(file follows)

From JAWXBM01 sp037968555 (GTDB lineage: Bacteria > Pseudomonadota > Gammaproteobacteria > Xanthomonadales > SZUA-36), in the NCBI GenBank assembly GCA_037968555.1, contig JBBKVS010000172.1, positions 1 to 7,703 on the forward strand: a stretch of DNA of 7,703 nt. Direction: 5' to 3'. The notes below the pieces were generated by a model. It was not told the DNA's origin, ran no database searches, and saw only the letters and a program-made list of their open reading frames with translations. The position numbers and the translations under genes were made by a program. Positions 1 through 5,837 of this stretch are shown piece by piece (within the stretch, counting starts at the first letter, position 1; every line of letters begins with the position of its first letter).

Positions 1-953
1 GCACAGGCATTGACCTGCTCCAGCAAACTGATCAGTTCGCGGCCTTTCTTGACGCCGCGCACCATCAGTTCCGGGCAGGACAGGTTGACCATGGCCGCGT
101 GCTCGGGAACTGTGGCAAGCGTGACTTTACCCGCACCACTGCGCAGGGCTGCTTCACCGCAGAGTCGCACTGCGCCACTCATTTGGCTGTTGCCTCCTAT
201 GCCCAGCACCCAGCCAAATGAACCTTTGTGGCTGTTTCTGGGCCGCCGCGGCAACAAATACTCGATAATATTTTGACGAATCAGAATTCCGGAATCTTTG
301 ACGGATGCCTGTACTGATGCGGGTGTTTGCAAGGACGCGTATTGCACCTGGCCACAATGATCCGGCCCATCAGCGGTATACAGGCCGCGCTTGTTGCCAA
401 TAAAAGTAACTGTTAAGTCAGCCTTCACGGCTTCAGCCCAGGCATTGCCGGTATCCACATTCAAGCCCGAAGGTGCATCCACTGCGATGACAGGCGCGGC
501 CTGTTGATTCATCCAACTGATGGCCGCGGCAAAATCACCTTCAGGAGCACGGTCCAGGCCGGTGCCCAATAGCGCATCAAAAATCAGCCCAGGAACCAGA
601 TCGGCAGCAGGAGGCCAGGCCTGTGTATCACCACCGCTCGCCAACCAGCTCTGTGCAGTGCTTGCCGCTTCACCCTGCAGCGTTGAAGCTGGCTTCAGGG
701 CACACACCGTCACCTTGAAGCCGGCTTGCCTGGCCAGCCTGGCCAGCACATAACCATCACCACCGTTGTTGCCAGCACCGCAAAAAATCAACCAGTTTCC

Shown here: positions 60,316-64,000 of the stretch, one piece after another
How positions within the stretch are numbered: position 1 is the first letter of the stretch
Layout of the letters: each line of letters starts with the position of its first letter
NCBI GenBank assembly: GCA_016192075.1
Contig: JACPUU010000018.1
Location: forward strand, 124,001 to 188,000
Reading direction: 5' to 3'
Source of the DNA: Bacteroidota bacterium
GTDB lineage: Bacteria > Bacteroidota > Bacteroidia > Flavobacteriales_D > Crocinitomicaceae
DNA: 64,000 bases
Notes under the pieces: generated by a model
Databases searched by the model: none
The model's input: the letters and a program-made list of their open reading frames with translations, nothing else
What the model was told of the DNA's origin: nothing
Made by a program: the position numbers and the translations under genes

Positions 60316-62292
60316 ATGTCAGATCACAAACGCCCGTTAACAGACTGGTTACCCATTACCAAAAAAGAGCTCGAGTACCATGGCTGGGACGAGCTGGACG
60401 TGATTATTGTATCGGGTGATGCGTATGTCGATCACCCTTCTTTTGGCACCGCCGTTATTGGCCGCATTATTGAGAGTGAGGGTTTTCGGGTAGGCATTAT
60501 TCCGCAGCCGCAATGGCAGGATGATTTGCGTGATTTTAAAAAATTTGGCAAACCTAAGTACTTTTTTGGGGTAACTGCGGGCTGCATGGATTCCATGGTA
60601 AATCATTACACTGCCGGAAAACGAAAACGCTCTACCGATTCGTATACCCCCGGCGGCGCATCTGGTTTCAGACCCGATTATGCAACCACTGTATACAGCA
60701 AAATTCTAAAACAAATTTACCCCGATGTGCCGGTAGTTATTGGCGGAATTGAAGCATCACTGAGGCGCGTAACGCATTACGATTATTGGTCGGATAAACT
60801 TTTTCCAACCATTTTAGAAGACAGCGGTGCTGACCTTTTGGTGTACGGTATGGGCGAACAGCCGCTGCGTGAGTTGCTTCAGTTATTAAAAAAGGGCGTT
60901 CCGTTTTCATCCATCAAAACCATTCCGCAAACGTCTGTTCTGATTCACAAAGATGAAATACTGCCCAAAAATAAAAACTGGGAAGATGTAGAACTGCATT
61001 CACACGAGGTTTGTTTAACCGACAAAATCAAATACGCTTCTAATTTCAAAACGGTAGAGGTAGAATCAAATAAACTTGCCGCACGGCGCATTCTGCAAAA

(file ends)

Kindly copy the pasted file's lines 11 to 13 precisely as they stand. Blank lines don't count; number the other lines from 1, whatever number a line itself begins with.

Shown here: positions 60,316-64,000 of the stretch, one piece after another
How positions within the stretch are numbered: position 1 is the first letter of the stretch
Layout of the letters: each line of letters starts with the position of its first letter